With the S&P 500 index less than 1 percent away from its record high, many experts say equities are poised for a correction, if not something worse.
Martin Pelletier, a portfolio manager at Canada's TriVest Wealth Counsel, cites several signs that the stock market may be running out of steam.
- "Deceleration in earnings growth. The high U.S. dollar and low oil prices are starting to take their toll on corporate profitability," he writes in Canada's Financial Post. Analysts predict earnings for S&P 500 companies will drop 4.8 percent in the first quarter, after rising 3.7 percent in the fourth quarter, according to FactSet. Oil prices have dropped to six-year lows, and the dollar has risen to multi-year highs against a range of currencies in recent weeks.
- "An over-reliance on the Fed. We are now back to the scenario where bad news economically is considered good news, as investors want the U.S. Federal Reserve to keep interest rates at ultra-low levels," Pelletier says. Many experts say the six-year bull market for stocks was built largely on Fed easing. And now the central bank is on its way toward raising rates, perhaps starting in September.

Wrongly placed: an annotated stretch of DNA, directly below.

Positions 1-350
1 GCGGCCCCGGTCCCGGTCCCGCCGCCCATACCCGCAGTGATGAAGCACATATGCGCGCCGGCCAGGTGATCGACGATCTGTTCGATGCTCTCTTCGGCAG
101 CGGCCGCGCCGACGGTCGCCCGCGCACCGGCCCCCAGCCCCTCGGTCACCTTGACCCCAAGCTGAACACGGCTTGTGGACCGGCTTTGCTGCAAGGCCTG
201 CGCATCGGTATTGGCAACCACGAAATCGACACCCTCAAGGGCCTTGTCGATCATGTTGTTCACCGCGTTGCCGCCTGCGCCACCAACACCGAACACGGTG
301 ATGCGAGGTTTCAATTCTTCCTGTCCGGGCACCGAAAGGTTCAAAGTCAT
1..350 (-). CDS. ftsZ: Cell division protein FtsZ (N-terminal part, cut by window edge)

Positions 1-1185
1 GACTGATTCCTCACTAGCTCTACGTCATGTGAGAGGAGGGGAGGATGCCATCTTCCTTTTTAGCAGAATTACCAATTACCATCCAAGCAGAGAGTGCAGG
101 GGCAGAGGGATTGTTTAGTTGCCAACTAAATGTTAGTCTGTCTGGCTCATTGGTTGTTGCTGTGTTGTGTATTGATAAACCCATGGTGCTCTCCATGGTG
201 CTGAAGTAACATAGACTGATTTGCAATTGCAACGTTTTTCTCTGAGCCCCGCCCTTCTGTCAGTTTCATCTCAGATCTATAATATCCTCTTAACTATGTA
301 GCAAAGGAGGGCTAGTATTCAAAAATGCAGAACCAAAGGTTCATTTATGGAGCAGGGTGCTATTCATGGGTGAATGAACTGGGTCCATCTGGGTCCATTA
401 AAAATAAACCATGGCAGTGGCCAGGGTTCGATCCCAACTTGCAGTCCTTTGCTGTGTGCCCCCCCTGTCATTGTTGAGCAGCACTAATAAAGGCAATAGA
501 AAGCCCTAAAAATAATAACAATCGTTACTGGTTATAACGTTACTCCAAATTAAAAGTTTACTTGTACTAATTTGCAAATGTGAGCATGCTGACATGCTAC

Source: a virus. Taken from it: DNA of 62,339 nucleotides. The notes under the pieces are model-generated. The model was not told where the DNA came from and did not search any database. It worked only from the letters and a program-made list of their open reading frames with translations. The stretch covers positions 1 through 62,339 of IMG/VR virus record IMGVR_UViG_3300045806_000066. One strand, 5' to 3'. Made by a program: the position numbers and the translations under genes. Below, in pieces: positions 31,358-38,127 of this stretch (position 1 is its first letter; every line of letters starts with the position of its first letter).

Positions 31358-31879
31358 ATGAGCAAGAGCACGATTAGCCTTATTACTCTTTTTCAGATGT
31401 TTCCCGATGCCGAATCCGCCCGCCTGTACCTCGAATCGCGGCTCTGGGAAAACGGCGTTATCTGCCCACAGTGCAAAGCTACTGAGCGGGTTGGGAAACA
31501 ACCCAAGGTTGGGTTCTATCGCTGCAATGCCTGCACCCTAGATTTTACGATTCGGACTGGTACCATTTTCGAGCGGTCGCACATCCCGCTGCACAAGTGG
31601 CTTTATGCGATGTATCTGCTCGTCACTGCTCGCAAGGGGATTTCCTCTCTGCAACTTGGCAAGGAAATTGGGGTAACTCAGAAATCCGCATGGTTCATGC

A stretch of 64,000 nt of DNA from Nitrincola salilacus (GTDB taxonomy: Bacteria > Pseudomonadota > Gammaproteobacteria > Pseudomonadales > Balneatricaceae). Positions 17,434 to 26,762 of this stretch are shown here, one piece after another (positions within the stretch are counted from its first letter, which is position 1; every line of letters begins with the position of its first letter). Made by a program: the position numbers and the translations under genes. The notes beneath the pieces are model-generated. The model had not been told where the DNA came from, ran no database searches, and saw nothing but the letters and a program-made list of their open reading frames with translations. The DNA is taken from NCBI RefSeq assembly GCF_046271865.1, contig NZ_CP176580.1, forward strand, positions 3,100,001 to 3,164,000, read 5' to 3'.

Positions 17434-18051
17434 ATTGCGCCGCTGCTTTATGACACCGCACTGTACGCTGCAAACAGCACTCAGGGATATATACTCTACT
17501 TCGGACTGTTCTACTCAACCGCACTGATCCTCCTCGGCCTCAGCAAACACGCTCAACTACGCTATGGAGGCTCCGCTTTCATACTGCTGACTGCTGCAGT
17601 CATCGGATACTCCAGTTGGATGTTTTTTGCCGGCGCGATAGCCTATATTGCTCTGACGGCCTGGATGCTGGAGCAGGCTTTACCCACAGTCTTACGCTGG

Former Dallas Fed President Richard Fisher echoes Pelletier's point about the market's reliance on the central bank.
"Are we vulnerable in my personal opinion to a significant equity market correction? I do believe we are, and the reason for that is people have gotten lazy. They've depended totally on the Fed," he told CNBC.
The Fed has kept its federal funds rate target a record low of zero to 0.25 percent since December 2008.
"As the economy improves, things are going to change," Fisher said. "Over time the [Fed] will engineer normalization [of policy], however long that takes. And I think the market should get prepared for that."
Ray Dalio, founder of Bridgewater Associates, the world's largest hedge fund manager, also sees equities as vulnerable. When the Fed finally does raise interest rates, there could be heck to pay in the stock market, he wrote in a commentary obtained by the Financial Times.
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